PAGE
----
The truth about Stone Mountain’s giant Confederate memorial

stone mountain monument

Note: This article was originally published in The Economist on January 12, 2023. It has been reproduced with permission.

A new documentary explains how the vast carving in Georgia really got there

Carving people in stone creates two contradictory impressions, both misleading. Because the shapes are human, meddling with them can seem like an assault. At the same time, the stone confers an aura of antiquity, even if the sculptures aren’t very old; they look both mortal and immutable, as much a feature of the landscape as the work of people or politics. That is doubly true if the forms are carved into a mountain.

The Confederate memorial on Stone Mountain in Georgia seems elemental. The vast bas-relief sculpture of Jefferson Davis, Robert. E. Lee and Stonewall Jackson—the Confederacy’s president and two top generals—stretches over three acres of elevated rock face. As “Monument”, a new documentary made by the Atlanta History Centre, an innovative museum, makes clear, the carving’s history is as dramatic as its size. Yet it raises the same issues as other controversial memorials, if on a bigger scale: misconceptions about the past (not least its own), the fog of passionate loyalties and the virtue of dialogue.

It may look as if it has basked on the mountain for ever, but the memorial was first proposed only in 1914, almost 50 years after America’s civil war ended. In the new film, available on the website of the museum, Sheffield Hale, its pithy boss, says the many Confederate monuments erected in that era were meant to show that “the people who had lost the war were now back in charge.” They buttressed the Jim Crow segregation regime with public symbols of white supremacy. From the start, this particular memorial was linked to the Ku Klux Klan, which, after decades of quiescence, was reformed on Stone Mountain in 1915.

This association was deep and enduring. There was talk of including Klansmen in the carving. Gutzon Borglum, the original sculptor, hightailed it from Georgia after spats in part relating to the Klan’s leadership. Borglum’s preliminary work was blasted off the mountainside. He went on to carve Mount Rushmore.

The project petered out in the Depression but was revived in the 1950s. The prompt was not Appomattox but Brown v Board of Education. Soon after the Supreme Court ruled that segregated schools were unconstitutional, Marvin Griffin ran to be Georgia’s governor. He pledged to uphold segregation—and finish the memorial. Once elected he bought the mountain (and surrounding park) for the state, calling it “a rallying point for all of us who believe in preserving the ideals for which our forefathers fought”. The work resumed in 1964, just after the Civil Rights Act was signed. It wasn’t finished until 1972.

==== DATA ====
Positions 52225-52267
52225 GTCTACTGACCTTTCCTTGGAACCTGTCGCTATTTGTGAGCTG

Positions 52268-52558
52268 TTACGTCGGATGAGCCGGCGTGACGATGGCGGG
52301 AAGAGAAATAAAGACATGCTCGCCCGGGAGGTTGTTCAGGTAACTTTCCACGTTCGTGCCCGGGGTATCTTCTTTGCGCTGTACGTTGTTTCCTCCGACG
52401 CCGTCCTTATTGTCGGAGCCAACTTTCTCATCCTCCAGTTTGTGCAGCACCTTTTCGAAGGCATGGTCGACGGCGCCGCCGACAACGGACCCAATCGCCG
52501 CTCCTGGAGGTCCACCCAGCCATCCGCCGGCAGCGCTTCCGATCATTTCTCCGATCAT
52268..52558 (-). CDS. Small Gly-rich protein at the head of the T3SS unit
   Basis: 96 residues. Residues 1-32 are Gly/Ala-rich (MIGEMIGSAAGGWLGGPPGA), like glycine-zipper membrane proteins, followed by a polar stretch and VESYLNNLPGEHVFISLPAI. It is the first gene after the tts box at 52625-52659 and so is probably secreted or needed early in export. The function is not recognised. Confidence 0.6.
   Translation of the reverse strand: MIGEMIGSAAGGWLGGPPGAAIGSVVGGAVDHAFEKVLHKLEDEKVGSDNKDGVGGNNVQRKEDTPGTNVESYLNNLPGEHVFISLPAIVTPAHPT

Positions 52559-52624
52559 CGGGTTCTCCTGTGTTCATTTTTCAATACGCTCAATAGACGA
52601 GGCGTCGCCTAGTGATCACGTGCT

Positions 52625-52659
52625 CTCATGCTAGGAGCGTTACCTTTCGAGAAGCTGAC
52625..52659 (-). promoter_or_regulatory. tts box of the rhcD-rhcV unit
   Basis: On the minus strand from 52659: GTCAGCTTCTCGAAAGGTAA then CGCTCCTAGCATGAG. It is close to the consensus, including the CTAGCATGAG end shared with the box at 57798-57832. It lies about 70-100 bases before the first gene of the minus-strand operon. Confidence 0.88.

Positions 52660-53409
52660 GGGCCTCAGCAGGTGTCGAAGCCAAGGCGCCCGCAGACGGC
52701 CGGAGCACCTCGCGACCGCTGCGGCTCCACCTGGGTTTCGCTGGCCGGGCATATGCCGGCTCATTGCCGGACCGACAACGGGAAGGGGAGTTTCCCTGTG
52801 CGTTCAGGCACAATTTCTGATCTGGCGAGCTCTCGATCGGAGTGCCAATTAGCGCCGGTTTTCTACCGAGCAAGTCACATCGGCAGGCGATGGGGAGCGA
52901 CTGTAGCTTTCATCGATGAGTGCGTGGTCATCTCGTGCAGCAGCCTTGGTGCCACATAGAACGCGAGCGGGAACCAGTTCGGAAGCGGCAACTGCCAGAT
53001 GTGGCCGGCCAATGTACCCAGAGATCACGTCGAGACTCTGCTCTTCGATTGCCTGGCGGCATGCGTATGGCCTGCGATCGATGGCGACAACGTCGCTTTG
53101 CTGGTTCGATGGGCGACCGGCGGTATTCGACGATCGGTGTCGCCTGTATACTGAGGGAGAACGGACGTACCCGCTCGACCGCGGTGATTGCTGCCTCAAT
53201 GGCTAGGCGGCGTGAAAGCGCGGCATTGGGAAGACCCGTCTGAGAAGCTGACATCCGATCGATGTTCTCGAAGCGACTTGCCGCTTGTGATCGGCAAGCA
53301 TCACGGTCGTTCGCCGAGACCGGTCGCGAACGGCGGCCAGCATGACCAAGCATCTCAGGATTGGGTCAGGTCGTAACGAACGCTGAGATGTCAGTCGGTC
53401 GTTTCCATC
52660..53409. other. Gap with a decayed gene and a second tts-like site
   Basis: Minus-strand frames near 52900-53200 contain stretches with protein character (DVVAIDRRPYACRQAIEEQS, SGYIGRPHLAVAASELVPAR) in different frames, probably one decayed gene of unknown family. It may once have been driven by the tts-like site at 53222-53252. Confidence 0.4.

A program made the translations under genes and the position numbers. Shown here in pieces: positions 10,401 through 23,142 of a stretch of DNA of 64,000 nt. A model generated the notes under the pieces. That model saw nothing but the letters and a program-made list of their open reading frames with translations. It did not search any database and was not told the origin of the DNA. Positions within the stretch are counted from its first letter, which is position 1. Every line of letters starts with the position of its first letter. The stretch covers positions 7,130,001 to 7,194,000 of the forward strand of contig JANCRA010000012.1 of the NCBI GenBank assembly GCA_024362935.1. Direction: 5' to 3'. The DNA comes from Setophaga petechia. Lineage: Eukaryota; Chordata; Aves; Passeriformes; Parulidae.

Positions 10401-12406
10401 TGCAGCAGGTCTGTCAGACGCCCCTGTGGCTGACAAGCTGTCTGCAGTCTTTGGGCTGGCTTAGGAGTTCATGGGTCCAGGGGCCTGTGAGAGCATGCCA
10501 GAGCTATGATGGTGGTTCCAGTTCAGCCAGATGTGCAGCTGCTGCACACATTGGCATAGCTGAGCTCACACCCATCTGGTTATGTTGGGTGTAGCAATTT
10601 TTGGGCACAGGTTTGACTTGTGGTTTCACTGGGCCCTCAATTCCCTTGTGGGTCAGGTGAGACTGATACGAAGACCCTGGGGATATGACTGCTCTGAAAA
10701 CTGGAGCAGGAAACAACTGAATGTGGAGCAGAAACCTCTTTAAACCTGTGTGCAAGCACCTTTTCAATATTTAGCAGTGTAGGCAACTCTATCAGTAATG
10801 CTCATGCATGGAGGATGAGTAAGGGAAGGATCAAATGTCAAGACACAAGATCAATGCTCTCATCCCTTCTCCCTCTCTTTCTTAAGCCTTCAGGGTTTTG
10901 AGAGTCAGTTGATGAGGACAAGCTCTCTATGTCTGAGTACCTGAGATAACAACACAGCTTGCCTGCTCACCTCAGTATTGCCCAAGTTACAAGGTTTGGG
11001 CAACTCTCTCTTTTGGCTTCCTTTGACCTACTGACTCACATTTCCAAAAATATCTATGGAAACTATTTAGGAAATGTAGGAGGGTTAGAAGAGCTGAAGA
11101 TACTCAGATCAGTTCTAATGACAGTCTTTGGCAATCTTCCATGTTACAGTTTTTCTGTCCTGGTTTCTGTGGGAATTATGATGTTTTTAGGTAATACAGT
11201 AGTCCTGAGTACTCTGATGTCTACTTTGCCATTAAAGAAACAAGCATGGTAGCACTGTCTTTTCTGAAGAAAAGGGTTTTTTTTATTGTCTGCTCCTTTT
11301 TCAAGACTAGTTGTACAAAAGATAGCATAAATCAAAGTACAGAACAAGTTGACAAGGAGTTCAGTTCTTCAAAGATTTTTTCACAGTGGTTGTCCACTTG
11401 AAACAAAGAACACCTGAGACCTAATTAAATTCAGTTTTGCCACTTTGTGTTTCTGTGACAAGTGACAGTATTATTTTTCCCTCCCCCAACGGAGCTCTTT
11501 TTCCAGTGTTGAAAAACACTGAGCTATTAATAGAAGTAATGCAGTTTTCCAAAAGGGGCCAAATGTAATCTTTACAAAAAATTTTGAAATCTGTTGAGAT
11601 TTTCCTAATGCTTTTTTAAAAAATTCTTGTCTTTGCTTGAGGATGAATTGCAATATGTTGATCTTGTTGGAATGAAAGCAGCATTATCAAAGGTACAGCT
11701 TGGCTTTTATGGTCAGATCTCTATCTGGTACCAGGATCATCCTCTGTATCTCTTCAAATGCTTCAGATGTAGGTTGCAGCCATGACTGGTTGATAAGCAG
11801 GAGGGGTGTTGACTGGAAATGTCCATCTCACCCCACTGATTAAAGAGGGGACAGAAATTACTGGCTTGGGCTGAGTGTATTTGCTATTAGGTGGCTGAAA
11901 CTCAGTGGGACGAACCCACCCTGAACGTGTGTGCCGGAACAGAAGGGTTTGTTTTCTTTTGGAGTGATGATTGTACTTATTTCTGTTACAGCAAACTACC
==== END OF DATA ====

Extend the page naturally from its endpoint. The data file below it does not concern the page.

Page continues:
All monuments simplify; many lie. The film shows that the real subject (or target) of this one was the civil-rights struggle, not the civil war or the valour of Southern soldiers, as some still claim. All the same, “Monument” even-handedly includes a defence of the sculpture by the daughter of the chief carver in the 1960s. “I want people to value that carving”, says Donna Barron, “because I want them to value my dad’s life.” That is a version of the strongest case that can be made for keeping Confederate memorials: as a form of fealty to honoured forebears, recent or more remote.

Strongest, but not strong enough, given Stone Mountain’s back story and the cause for which Davis, Lee and Jackson fought, namely maintaining the abomination of slavery. In the film, Genesis Reddicks, an activist in Georgia, observes that commemorating your roots is all well and good, but not if they are linked to your neighbours’ trauma. The carving looms over hiking trails and attractions enjoyed by all kinds of Georgians; it is a short drive from Atlanta, a fulcrum of black history and culture.

What should be done about it—or to it? Stacey Abrams, a candidate for Georgia’s governorship in 2022, has advocated the monument’s removal. Others have suggested letting vegetation cover it over or putting a bell on Stone Mountain’s summit (from which Martin Luther King dreamed freedom would one day ring). But Brian Kemp, who beat Ms Abrams, has vowed to protect the carving. State law prohibits its alteration.

This powerful film doesn’t take a view, though a preservationist contributes a key distinction: “We should not erase history,” says Brent Leggs, but “we don’t have to revere that history.” Instead, “Monument”, and the museum, do something more important than settling a debate—by laying out the facts, they aim to start one. The implicit faith is that the past can be a compass rather than a battleground, and that opinions and divisions need not be carved in stone.

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